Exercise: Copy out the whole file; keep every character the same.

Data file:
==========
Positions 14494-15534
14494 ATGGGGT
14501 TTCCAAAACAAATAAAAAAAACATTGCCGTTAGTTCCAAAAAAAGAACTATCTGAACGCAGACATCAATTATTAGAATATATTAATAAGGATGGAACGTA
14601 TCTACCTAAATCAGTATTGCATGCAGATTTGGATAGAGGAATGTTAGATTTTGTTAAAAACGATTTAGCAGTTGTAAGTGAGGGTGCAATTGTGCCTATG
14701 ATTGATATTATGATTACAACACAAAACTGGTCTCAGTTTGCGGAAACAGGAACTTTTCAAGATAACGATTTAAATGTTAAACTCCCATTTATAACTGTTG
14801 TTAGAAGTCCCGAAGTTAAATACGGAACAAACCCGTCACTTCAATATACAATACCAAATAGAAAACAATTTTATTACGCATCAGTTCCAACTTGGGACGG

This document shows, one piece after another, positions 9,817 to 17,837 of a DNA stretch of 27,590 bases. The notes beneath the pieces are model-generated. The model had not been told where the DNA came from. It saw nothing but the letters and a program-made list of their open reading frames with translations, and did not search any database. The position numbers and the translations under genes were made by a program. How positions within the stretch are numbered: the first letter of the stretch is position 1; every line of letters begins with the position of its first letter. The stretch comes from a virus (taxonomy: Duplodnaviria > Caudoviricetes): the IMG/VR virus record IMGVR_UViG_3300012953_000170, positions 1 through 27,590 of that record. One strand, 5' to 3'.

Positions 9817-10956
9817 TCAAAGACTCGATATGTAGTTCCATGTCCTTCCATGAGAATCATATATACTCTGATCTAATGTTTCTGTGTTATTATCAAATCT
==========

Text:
Positions 14494-15534
14494 ATGGGGT
14501 TTCCAAAACAAATAAAAAAAACATTGCCGTTAGTTCCAAAAAAAGAACTATCTGAACGCAGACATCAATTATTAGAATATATTAATAAGGATGGAACGTA
14601 TCTACCTAAATCAGTATTGCATGCAGATTTGGATAGAGGAATGTTAGATTTTGTTAAAAACGATTTAGCAGTTGTAAGTGAGGGTGCAATTGTGCCTATG
14701 ATTGATATTATGATTACAACACAAAACTGGTCTCAGTTTGCGGAAACAGGAACTTTTCAAGATAACGATTTAAATGTTAAACTCCCATTTATAACTGTTG
14801 TTAGAAGTCCCGAAGTTAAATACGGAACAAACCCGTCACTTCAATATACAATACCAAATAGAAAACAATTTTATTACGCATCAGTTCCAACTTGGGACGG

This document shows, one piece after another, positions 9,817 to 17,837 of a DNA stretch of 27,590 bases. The notes beneath the pieces are model-generated. The model had not been told where the DNA came from. It saw nothing but the letters and a program-made list of their open reading frames with translations, and did not search any database. The position numbers and the translations under genes were made by a program. How positions within the stretch are numbered: the first letter of the stretch is position 1; every line of letters begins with the position of its first letter. The stretch comes from a virus (taxonomy: Duplodnaviria > Caudoviricetes): the IMG/VR virus record IMGVR_UViG_3300012953_000170, positions 1 through 27,590 of that record. One strand, 5' to 3'.

Positions 9817-10956
9817 TCAAAGACTCGATATGTAGTTCCATGTCCTTCCATGAGAATCATATATACTCTGATCTAATGTTTCTGTGTTATTATCAAATCT